Among those initially imported 735 references, we excluded 272 duplicated studies. Next, we established eligibility criteria for study selection to identify all studies describing the AHD as a teaching method in post-graduate medical education. Inclusion criteria were: (1) Teaching was delivered to, or described for implementation with, post-graduate medical trainees (MD/DO/residents/fellows), (2) Teaching was integrated into the general trainee curriculum, and (3) Teaching was described as a single intensive learning event (i.e., more than a single-hour didactic lecture), or self-described as a paper about AHD. Exclusion criteria were: (1) Papers written in a language other than English, (2) Teaching was provided during a workshop or other training opportunity not within the general residency or fellowship educational training program, (3) On-line curriculum solely, (4) Abstract not from peer-reviewed paper, (5) Review papers, (6) Teaching event covered only a single skill or procedure (e.g., surgical simulation of a single skill), and (7) Full day or multi-day lectures/trainings. Using these defined eligibility criteria, two authors (MSC and LMH) completed initial screening of the remaining 463 papers using the title and abstract. After title and abstract review, we excluded 385 papers. We then assessed 78 papers for full-text eligibility, at which point, we excluded 40 papers which resulted in 38 papers eligible for data charting and analysis. Through discussion with a third author (LCH), we resolved disagreements about study inclusion or exclusion at each step. See Figure 1 for summary.
Stage 4. Charting Data
We employed Arksey and O’Malley’s “descriptive-analysis” method of data extraction, summarizing information from the selected studies. Two authors (MSC and LMH) collectively developed a data-charting form using Microsoft® Excel for Mac (version 16.41, 2020) to create a common framework. Each author then recorded the data independently on the data-charting form. The data-charting form included demographic data (e.g., title of article, name of author, year of publication, name of journal, country of publication, discipline), teaching characteristics (e.g., self-description as AHD, rationale, structure, teaching modality, delivery time), resources (e.g., number of faculty, space, money, teaching equipment, use of standardized patient), learner characteristics (e.g. target audience, number of participants), and study characteristics (e.g., evaluation design, method). The form also included information about any measurement of AHD effect (e.g., learner outcomes); this information was organized using the Kirkpatrick Model of Training Evaluation 16, as a framework for relating learner outcomes. Kirkpatrick model is classified into four levels: reaction, learning, behavior, and results. As applied to medical education evaluation, Level 1, reaction, assesses learner’s reaction to the educational experience (e.g., learner attendance, interruption, or satisfaction). Level 2, learning, explores the degree of actual acquirement in intended knowledge, skill, and/or attitude, based on the participation in the educational experience. Level 3, behavior, looks into the degree of application of the educational experience to clinical practice on the job. Level 4, results, measures the effect of the educational experience on targeted goals such as patient outcome. See Additional File 2 for a selective summary of information collected with this data charting form.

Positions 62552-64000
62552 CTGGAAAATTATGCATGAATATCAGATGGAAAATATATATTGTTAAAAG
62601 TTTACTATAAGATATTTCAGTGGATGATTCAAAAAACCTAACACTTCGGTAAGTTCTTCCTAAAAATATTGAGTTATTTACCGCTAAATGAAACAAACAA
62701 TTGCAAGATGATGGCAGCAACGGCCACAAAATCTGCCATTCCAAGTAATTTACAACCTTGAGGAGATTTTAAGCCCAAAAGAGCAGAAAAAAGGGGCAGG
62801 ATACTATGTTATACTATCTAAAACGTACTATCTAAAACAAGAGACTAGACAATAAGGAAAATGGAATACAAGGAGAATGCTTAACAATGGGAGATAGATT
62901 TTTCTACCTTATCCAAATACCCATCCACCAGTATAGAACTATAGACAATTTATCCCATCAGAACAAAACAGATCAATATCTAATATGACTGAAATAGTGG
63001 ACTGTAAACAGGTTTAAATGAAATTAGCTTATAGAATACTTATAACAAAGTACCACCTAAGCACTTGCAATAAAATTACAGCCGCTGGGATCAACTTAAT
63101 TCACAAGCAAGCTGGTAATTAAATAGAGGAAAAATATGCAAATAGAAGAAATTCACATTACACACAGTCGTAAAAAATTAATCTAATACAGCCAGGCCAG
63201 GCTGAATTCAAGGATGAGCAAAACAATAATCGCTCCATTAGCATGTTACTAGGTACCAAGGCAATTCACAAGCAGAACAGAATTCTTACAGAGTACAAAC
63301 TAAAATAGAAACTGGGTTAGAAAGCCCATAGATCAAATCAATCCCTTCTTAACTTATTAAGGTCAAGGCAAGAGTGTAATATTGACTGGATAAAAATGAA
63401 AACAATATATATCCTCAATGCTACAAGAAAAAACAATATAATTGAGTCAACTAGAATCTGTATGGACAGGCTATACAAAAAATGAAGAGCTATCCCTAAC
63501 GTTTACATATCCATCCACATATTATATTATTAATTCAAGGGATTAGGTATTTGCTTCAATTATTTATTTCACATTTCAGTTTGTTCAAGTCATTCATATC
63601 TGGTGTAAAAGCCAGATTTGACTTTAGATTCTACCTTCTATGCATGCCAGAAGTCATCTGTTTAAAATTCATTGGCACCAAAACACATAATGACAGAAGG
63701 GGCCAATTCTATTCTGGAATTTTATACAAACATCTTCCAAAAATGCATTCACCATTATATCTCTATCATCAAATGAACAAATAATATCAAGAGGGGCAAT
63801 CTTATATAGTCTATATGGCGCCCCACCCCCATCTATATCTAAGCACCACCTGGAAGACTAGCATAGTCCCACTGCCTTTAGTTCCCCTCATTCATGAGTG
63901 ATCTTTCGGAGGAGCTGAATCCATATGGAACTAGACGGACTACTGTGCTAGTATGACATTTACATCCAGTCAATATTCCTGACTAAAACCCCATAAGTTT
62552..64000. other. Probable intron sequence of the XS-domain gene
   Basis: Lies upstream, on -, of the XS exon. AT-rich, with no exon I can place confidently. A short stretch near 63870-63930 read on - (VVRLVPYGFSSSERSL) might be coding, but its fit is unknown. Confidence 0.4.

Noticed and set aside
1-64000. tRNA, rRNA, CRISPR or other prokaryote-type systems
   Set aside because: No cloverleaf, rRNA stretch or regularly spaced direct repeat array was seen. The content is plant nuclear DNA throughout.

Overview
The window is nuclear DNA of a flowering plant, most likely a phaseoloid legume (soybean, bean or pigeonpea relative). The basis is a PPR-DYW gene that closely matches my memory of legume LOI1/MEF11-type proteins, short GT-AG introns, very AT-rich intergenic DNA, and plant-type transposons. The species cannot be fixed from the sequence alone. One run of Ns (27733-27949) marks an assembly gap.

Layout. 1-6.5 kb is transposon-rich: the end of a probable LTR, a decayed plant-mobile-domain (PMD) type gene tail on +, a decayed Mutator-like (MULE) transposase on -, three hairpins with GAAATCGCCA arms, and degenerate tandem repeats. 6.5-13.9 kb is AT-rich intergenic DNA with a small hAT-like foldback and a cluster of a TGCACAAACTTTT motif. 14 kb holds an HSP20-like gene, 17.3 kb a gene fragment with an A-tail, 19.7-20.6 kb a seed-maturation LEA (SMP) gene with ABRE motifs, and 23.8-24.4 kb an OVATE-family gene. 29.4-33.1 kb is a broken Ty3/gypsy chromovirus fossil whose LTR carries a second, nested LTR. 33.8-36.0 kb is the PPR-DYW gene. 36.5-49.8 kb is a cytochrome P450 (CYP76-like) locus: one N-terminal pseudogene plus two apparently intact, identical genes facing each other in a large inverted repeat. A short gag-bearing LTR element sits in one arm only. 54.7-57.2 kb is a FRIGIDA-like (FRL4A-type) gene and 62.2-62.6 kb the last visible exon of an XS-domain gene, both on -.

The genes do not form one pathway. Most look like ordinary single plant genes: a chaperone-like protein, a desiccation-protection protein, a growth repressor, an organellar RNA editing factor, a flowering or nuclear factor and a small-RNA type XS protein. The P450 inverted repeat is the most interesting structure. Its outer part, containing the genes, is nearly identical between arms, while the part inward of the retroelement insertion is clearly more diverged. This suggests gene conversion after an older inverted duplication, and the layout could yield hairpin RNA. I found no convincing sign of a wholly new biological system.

Stage 5. Reporting Results
After independent completion of the data-charting form, we aggregated the information in a master Excel spreadsheet. All data disagreements were noted. The two authors (MSC and LMH) then collaboratively reviewed the aggregated data in the master spreadsheet and reconciled data differences, returning to the study in question if needed to re-assess, with input from third author (LCH) to resolve any disagreements.